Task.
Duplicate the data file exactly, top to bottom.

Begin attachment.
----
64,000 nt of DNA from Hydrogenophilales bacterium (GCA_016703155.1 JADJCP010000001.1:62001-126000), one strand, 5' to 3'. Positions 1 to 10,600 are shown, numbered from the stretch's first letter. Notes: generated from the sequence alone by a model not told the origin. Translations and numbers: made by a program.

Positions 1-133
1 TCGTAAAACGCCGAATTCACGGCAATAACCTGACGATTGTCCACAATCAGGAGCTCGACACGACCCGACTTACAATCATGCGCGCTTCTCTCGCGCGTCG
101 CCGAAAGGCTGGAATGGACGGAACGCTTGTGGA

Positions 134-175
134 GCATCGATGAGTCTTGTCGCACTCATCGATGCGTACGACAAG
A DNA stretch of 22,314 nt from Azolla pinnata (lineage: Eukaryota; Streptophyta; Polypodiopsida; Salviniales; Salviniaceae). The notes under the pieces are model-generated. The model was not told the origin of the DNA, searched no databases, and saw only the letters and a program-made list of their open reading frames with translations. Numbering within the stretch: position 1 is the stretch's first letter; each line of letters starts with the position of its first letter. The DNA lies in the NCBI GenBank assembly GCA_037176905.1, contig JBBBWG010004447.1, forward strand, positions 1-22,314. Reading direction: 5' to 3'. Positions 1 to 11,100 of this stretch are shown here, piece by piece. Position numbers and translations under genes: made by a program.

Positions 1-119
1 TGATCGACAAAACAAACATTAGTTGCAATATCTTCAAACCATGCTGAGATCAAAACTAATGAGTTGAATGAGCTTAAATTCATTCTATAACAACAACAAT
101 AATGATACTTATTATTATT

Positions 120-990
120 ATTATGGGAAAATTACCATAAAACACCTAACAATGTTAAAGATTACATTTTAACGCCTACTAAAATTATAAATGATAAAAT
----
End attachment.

64,000 nt of DNA from Hydrogenophilales bacterium (GCA_016703155.1 JADJCP010000001.1:62001-126000), one strand, 5' to 3'. Positions 1 to 10,600 are shown, numbered from the stretch's first letter. Notes: generated from the sequence alone by a model not told the origin. Translations and numbers: made by a program.

Positions 1-133
1 TCGTAAAACGCCGAATTCACGGCAATAACCTGACGATTGTCCACAATCAGGAGCTCGACACGACCCGACTTACAATCATGCGCGCTTCTCTCGCGCGTCG
101 CCGAAAGGCTGGAATGGACGGAACGCTTGTGGA

Positions 134-175
134 GCATCGATGAGTCTTGTCGCACTCATCGATGCGTACGACAAG
A DNA stretch of 22,314 nt from Azolla pinnata (lineage: Eukaryota; Streptophyta; Polypodiopsida; Salviniales; Salviniaceae). The notes under the pieces are model-generated. The model was not told the origin of the DNA, searched no databases, and saw only the letters and a program-made list of their open reading frames with translations. Numbering within the stretch: position 1 is the stretch's first letter; each line of letters starts with the position of its first letter. The DNA lies in the NCBI GenBank assembly GCA_037176905.1, contig JBBBWG010004447.1, forward strand, positions 1-22,314. Reading direction: 5' to 3'. Positions 1 to 11,100 of this stretch are shown here, piece by piece. Position numbers and translations under genes: made by a program.

Positions 1-119
1 TGATCGACAAAACAAACATTAGTTGCAATATCTTCAAACCATGCTGAGATCAAAACTAATGAGTTGAATGAGCTTAAATTCATTCTATAACAACAACAAT
101 AATGATACTTATTATTATT

Positions 120-990
120 ATTATGGGAAAATTACCATAAAACACCTAACAATGTTAAAGATTACATTTTAACGCCTACTAAAATTATAAATGATAAAAT